Wednesday, December 10th, 2008 • 4 Comments on Story, Story, Story, I Made It Out of Clay
Writing is a strange animal. There are days when the words flow like water through my fingers and other days, like today, when words are like hard bits of dried clay that I’m trying to press together and they just won’t stick. For every new word I write, I delete three more. Ever had a day like that? Or a week? Or a month?
No worries, though. It is the nature of the beast. As I am often reminded, if writing were easy, everyone would be a writer. It’s bad enough that Joe the Plumber thinks he’s a writer. Reading Timothy Egan’s Typing Without a Clue in the New York Times made me nod in agreement and want to cry at the futility of this writing business. Joe is not a writer, but he will make more from his book—which I refuse to link to, but you can find on Amazon—than most writers will make in a lifetime of writing. The title of his book is, predictably, Joe the Plumber: Fighting for the American Dream. Me too, Joe. Me, too.
I have been coming to the same Starbucks for a year an a half—long enough for other regulars to approach me, ask me what I write and tell me, in all sincerity and honesty that “One day, I’m going to sit down and write…” Fill in the blank with a story, a book, a screenplay, an article, their memoir. I believe that they believe they will become the writer they know they are (a silver-haired woman once said those words to me, after sheepishly admitting the last thing she wrote was a paper in college over thirty years ago) but I also know that unless they either actually sit down and write instead of talking about writing or get lucky enough to meet a presidential candidate desperate to save his campaign or make a sex tape with a B list actor or survive some horrible tragedy and live to run off at the mouth about it, they will not become writers. The difference between them and me? I’m a writer who writes. The similarity between them and me? None of us will make much money at writing this year.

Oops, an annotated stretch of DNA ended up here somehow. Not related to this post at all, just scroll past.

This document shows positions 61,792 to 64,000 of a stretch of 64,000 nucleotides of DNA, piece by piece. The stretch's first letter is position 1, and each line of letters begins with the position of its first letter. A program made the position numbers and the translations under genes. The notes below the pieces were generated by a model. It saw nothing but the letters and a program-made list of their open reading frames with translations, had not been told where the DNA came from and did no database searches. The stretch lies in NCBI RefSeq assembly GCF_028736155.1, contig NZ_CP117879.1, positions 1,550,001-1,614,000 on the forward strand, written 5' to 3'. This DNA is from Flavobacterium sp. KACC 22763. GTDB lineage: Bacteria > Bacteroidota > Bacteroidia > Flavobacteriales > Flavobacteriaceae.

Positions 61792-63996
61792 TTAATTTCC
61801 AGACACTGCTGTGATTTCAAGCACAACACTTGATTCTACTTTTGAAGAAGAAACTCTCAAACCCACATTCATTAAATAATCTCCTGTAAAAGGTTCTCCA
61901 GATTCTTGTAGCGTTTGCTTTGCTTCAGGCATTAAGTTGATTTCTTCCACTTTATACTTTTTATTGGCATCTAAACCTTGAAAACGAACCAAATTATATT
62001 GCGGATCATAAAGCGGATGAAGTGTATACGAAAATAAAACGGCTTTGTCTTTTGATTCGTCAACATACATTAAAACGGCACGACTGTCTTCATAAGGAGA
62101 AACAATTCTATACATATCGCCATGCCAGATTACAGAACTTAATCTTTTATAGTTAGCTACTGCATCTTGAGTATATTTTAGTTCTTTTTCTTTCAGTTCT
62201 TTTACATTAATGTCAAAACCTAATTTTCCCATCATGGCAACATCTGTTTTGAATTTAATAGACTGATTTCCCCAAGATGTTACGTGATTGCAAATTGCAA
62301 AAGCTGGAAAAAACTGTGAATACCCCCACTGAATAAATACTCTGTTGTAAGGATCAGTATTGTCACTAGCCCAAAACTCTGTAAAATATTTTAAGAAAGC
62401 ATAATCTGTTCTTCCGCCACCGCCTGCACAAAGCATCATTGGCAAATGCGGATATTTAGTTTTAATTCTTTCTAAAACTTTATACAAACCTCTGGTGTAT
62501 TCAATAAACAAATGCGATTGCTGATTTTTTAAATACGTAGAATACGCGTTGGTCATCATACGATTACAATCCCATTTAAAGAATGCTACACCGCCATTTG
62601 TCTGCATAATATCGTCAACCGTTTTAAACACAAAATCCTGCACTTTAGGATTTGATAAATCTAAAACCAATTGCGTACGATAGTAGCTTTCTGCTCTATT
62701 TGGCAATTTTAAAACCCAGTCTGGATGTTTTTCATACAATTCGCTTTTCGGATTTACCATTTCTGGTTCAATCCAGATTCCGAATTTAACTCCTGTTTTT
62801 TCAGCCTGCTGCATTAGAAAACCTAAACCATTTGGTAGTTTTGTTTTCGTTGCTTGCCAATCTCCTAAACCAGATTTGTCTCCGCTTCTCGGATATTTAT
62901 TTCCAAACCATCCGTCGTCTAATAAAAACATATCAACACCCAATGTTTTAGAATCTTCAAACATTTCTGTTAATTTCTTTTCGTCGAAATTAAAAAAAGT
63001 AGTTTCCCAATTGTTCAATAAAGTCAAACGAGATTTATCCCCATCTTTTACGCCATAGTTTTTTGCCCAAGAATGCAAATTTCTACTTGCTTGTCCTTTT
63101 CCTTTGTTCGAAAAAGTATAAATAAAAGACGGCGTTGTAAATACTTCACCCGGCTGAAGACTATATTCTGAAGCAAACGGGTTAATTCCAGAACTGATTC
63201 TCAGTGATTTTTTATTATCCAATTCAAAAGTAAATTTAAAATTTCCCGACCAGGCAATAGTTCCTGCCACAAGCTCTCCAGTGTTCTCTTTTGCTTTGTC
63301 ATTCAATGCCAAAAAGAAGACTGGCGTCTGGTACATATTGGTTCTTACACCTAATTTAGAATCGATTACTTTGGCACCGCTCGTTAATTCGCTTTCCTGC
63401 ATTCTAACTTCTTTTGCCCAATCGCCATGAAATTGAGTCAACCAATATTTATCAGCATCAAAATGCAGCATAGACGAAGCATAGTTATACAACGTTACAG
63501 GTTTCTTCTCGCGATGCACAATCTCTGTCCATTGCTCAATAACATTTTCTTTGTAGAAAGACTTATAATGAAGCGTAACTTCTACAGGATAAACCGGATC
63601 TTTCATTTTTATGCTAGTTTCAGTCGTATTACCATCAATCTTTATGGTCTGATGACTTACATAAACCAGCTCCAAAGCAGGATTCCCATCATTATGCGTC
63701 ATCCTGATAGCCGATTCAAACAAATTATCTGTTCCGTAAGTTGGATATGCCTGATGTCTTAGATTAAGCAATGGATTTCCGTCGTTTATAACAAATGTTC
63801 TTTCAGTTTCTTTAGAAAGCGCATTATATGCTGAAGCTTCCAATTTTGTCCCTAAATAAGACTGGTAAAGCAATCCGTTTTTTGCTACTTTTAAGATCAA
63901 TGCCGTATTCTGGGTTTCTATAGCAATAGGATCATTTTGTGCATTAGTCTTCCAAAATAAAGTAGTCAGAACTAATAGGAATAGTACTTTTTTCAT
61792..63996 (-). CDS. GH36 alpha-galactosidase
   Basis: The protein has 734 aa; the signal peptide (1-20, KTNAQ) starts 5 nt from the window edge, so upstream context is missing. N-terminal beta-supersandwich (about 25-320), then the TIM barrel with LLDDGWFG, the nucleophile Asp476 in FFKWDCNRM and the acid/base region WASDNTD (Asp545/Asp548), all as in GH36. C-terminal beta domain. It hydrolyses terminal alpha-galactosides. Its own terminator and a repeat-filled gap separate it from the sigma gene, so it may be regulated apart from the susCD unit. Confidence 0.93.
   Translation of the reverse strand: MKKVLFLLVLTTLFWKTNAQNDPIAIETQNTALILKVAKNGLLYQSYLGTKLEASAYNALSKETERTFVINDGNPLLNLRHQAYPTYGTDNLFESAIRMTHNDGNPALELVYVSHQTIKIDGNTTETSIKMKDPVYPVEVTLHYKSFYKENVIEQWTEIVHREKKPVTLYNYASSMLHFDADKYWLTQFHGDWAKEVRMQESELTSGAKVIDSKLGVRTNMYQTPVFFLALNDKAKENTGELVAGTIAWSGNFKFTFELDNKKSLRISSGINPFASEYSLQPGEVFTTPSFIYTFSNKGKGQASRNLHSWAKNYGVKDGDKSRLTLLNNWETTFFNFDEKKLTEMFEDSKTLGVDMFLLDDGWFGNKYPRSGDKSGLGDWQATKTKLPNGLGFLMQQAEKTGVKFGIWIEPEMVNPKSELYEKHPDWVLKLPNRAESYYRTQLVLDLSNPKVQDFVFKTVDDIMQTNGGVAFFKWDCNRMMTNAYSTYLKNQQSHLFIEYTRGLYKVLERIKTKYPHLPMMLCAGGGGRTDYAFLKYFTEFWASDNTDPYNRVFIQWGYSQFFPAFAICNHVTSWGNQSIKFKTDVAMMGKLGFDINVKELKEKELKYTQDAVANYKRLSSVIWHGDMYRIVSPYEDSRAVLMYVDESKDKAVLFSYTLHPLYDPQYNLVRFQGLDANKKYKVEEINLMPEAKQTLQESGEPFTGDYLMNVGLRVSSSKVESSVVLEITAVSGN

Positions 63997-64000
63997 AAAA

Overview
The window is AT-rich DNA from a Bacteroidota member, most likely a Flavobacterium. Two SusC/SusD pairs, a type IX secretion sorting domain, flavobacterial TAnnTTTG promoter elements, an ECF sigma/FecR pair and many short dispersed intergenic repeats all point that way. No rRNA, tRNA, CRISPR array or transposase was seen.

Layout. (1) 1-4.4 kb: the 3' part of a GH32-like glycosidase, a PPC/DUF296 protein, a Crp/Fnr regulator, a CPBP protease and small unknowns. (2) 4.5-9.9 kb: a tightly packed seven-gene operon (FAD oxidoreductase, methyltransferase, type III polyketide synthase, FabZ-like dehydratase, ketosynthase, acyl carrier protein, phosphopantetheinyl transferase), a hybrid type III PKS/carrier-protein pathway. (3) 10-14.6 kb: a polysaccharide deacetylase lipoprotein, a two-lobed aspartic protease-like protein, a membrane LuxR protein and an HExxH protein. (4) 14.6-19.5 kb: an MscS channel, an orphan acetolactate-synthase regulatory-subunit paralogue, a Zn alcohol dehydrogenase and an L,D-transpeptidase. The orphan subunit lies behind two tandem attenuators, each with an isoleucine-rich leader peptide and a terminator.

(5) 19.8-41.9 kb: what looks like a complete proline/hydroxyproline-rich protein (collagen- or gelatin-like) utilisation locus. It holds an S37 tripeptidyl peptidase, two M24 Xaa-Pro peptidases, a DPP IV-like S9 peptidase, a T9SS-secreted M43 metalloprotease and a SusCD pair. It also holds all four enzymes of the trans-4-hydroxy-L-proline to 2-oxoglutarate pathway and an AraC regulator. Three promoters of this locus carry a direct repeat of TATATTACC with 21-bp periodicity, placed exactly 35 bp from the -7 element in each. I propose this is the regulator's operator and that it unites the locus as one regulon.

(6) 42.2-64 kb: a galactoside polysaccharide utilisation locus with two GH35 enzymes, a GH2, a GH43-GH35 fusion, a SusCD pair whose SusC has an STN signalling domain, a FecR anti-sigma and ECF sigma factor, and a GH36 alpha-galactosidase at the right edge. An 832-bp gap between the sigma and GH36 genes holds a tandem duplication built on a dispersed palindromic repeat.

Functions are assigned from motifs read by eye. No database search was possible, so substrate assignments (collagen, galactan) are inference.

But I’m not bitter! Just because some people say “I’ve never heard of you” when I tell them my name and others ask when I’m going to write a “real book—you know, a hardcover,” I am—most days—content with my lowly status as a writer. (Erotica, romance, genre, or whatever adjective someone wants to tack in front of the word writer.) Maybe one of these days I’ll even write a real book—in hardcover—and then people will know my name. Just like Joe.